Scottish serial killer Dennis Nilsen - who killed 15 men from 1978 to 1983 - sent the creepy letter to Taggart creator Glenn Chandler after learning he was staging a play which featured the killer's crimes.
The production, named Killers, is based on letters written by three of the most notorious serial murderers in Britain, including Nilsen, Yorkshire Ripper Peter Sutcliffe and Glasgow-born Moors Murderer Ian Brady from behind bars.
Actor Arron Usher, 36, of Johnstone, who portrays Nilsen in the show, said his blood ran cold when he heard Nilsen had contacted Chandler.
Arron, who also took over the part of the comic hero in this year's King's Theatre pantomime Sleeping Beauty, said last week:
"When I first heard Nilsen had been in touch, it was quite unnerving.
"A shiver ran down my spine and I was quite shocked he'd have the arrogance to get in touch."
Fraserburgh-born Nilsen contacted Chandler after hearing about the production of the show, writing a creepy letter which said: "I'm just a 68-year-old geezer."
Award-winning playwright and novelist Mr Chandler said: "Nilsen contacted me - he knew all about the show.
"He wanted me to know he was 'now just a 68-year-old geezer' who accepted that people would always want to write about him - which was his way of tacitly giving his approval to Killers.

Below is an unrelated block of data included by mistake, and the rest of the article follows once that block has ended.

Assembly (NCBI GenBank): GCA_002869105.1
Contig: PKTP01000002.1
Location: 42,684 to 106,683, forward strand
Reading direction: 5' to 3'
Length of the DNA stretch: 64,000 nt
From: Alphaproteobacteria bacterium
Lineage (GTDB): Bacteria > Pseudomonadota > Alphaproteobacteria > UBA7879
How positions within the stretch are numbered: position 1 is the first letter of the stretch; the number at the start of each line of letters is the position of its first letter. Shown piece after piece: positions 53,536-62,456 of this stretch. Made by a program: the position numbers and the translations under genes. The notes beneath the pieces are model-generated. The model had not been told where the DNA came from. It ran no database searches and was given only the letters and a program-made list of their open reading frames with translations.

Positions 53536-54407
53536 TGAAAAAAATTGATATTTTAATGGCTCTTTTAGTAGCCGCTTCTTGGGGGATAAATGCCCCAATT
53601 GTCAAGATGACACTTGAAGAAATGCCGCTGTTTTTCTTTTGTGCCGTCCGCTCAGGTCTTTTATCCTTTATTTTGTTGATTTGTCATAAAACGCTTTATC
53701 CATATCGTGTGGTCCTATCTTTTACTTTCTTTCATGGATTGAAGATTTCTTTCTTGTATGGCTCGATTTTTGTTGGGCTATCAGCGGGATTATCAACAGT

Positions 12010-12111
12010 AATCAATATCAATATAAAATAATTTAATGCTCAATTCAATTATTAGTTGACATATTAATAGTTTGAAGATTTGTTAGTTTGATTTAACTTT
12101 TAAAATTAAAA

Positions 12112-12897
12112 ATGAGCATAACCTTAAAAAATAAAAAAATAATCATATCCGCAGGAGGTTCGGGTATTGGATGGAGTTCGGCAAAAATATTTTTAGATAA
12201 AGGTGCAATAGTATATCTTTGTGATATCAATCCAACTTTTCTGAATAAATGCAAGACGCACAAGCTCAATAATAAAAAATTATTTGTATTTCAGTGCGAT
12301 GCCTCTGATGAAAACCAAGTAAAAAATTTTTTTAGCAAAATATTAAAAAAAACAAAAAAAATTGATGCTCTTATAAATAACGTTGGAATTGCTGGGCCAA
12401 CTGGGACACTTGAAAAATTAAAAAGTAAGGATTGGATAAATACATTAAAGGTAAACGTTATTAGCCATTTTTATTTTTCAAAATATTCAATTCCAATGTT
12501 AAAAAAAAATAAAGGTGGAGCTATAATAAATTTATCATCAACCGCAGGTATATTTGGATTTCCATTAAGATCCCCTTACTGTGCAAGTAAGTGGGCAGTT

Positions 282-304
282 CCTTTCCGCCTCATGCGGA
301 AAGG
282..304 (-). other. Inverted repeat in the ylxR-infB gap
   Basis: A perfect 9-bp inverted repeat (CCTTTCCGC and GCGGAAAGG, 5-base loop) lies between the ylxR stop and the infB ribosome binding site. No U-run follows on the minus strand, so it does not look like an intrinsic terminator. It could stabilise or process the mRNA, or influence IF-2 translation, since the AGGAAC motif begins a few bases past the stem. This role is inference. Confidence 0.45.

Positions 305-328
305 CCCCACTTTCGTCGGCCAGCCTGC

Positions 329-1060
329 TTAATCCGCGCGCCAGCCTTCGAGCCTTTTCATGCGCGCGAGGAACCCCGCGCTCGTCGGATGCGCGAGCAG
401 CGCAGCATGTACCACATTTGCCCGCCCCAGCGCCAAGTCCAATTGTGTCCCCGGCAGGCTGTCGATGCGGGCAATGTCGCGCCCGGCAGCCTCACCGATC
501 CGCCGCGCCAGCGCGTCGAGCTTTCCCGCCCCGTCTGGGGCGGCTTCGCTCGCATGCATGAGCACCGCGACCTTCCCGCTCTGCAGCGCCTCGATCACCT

"It was not direct. It was passed through another party.
"He knew so much about the play. It was almost as if he was sitting there watching it. It was actually beginning to spook me a bit."
Having debuted to rave reviews in Brighton last month, Killers will appear at the Assembly Rooms in Edinburgh throughout this summer's Festival Fringe.
It tries to uncover why ordinary people feel the need to enter into correspondence with serial killers - coming with the tagline: 'Enter the basement of The Old Police Cells Museum and come face to face with your worst nightmares.'
Former soldier Nilsen killed, defiled and dismembered 15 young men between December 1978 and February 1983, practically under the noses of his neighbours.
When police finally arrested him in 1983, it quickly became apparent that, had they linked a series of reported incidents from lucky escapees over the previous five years, they might well have halted his ghoulish killing spree considerably sooner.
He is currently serving a whole life term at maximum security Full Sutton Prison in England.